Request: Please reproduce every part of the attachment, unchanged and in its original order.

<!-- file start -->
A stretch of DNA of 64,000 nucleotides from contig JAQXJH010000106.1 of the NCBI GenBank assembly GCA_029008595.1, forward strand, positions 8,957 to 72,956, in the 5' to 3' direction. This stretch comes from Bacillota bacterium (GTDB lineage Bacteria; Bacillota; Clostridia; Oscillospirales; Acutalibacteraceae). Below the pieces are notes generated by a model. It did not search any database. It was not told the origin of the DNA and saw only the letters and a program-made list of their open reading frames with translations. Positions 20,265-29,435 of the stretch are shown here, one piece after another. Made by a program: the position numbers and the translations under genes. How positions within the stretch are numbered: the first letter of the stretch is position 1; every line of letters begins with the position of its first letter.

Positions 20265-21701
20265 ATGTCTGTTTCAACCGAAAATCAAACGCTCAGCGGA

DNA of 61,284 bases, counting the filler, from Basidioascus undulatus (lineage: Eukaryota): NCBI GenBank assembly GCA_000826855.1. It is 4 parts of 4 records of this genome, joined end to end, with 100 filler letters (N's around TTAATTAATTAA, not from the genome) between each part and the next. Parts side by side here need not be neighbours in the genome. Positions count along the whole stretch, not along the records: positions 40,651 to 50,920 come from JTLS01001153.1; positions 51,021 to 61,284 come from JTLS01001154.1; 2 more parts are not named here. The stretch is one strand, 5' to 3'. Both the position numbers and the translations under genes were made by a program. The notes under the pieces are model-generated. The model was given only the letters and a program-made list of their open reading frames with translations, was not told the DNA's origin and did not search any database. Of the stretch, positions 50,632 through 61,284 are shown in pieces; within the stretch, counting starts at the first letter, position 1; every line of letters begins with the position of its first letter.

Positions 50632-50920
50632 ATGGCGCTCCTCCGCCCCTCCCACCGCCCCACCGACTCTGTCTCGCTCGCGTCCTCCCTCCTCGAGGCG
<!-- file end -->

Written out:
A stretch of DNA of 64,000 nucleotides from contig JAQXJH010000106.1 of the NCBI GenBank assembly GCA_029008595.1, forward strand, positions 8,957 to 72,956, in the 5' to 3' direction. This stretch comes from Bacillota bacterium (GTDB lineage Bacteria; Bacillota; Clostridia; Oscillospirales; Acutalibacteraceae). Below the pieces are notes generated by a model. It did not search any database. It was not told the origin of the DNA and saw only the letters and a program-made list of their open reading frames with translations. Positions 20,265-29,435 of the stretch are shown here, one piece after another. Made by a program: the position numbers and the translations under genes. How positions within the stretch are numbered: the first letter of the stretch is position 1; every line of letters begins with the position of its first letter.

Positions 20265-21701
20265 ATGTCTGTTTCAACCGAAAATCAAACGCTCAGCGGA

DNA of 61,284 bases, counting the filler, from Basidioascus undulatus (lineage: Eukaryota): NCBI GenBank assembly GCA_000826855.1. It is 4 parts of 4 records of this genome, joined end to end, with 100 filler letters (N's around TTAATTAATTAA, not from the genome) between each part and the next. Parts side by side here need not be neighbours in the genome. Positions count along the whole stretch, not along the records: positions 40,651 to 50,920 come from JTLS01001153.1; positions 51,021 to 61,284 come from JTLS01001154.1; 2 more parts are not named here. The stretch is one strand, 5' to 3'. Both the position numbers and the translations under genes were made by a program. The notes under the pieces are model-generated. The model was given only the letters and a program-made list of their open reading frames with translations, was not told the DNA's origin and did not search any database. Of the stretch, positions 50,632 through 61,284 are shown in pieces; within the stretch, counting starts at the first letter, position 1; every line of letters begins with the position of its first letter.

Positions 50632-50920
50632 ATGGCGCTCCTCCGCCCCTCCCACCGCCCCACCGACTCTGTCTCGCTCGCGTCCTCCCTCCTCGAGGCG